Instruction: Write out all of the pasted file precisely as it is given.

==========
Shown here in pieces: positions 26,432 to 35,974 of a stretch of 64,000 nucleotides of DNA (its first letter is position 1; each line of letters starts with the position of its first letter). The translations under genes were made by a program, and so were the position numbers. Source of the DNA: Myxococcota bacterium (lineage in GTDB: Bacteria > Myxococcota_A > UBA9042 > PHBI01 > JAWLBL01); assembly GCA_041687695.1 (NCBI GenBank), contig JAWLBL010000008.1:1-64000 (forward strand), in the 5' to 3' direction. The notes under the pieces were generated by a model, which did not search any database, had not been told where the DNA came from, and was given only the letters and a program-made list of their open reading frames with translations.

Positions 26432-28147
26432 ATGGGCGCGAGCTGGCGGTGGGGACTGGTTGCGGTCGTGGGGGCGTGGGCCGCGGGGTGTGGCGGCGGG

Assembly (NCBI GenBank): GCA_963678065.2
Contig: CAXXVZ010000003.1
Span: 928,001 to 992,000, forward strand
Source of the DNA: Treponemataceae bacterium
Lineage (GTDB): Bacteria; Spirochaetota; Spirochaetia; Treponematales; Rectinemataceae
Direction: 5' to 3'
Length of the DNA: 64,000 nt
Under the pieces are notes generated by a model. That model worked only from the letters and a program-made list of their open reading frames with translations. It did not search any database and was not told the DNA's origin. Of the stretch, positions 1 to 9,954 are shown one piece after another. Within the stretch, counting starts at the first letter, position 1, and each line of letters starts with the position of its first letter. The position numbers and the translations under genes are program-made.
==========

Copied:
Shown here in pieces: positions 26,432 to 35,974 of a stretch of 64,000 nucleotides of DNA (its first letter is position 1; each line of letters starts with the position of its first letter). The translations under genes were made by a program, and so were the position numbers. Source of the DNA: Myxococcota bacterium (lineage in GTDB: Bacteria > Myxococcota_A > UBA9042 > PHBI01 > JAWLBL01); assembly GCA_041687695.1 (NCBI GenBank), contig JAWLBL010000008.1:1-64000 (forward strand), in the 5' to 3' direction. The notes under the pieces were generated by a model, which did not search any database, had not been told where the DNA came from, and was given only the letters and a program-made list of their open reading frames with translations.

Positions 26432-28147
26432 ATGGGCGCGAGCTGGCGGTGGGGACTGGTTGCGGTCGTGGGGGCGTGGGCCGCGGGGTGTGGCGGCGGG

Assembly (NCBI GenBank): GCA_963678065.2
Contig: CAXXVZ010000003.1
Span: 928,001 to 992,000, forward strand
Source of the DNA: Treponemataceae bacterium
Lineage (GTDB): Bacteria; Spirochaetota; Spirochaetia; Treponematales; Rectinemataceae
Direction: 5' to 3'
Length of the DNA: 64,000 nt
Under the pieces are notes generated by a model. That model worked only from the letters and a program-made list of their open reading frames with translations. It did not search any database and was not told the DNA's origin. Of the stretch, positions 1 to 9,954 are shown one piece after another. Within the stretch, counting starts at the first letter, position 1, and each line of letters starts with the position of its first letter. The position numbers and the translations under genes are program-made.